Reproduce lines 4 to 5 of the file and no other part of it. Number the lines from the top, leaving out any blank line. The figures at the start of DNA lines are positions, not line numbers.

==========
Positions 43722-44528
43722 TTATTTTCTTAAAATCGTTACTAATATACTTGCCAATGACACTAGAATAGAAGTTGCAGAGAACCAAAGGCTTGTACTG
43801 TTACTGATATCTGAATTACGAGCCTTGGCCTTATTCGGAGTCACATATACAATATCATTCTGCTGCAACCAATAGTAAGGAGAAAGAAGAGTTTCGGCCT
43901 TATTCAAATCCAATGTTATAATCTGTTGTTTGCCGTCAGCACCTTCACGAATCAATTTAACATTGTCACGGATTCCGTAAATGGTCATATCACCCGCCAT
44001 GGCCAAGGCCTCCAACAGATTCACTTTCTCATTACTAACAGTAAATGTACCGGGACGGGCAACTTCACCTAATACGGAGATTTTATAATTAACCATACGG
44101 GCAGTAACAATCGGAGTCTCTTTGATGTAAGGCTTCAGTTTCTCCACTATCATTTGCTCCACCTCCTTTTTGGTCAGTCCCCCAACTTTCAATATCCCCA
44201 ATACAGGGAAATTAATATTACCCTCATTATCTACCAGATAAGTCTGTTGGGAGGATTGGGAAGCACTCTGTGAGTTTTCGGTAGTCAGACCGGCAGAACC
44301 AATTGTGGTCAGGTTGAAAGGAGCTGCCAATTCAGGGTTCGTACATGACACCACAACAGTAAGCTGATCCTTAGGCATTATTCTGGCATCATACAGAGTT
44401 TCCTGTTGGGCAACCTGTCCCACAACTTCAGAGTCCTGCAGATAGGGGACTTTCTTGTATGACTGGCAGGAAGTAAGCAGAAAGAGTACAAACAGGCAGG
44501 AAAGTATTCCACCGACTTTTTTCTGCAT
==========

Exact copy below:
43901 TATTCAAATCCAATGTTATAATCTGTTGTTTGCCGTCAGCACCTTCACGAATCAATTTAACATTGTCACGGATTCCGTAAATGGTCATATCACCCGCCAT
44001 GGCCAAGGCCTCCAACAGATTCACTTTCTCATTACTAACAGTAAATGTACCGGGACGGGCAACTTCACCTAATACGGAGATTTTATAATTAACCATACGG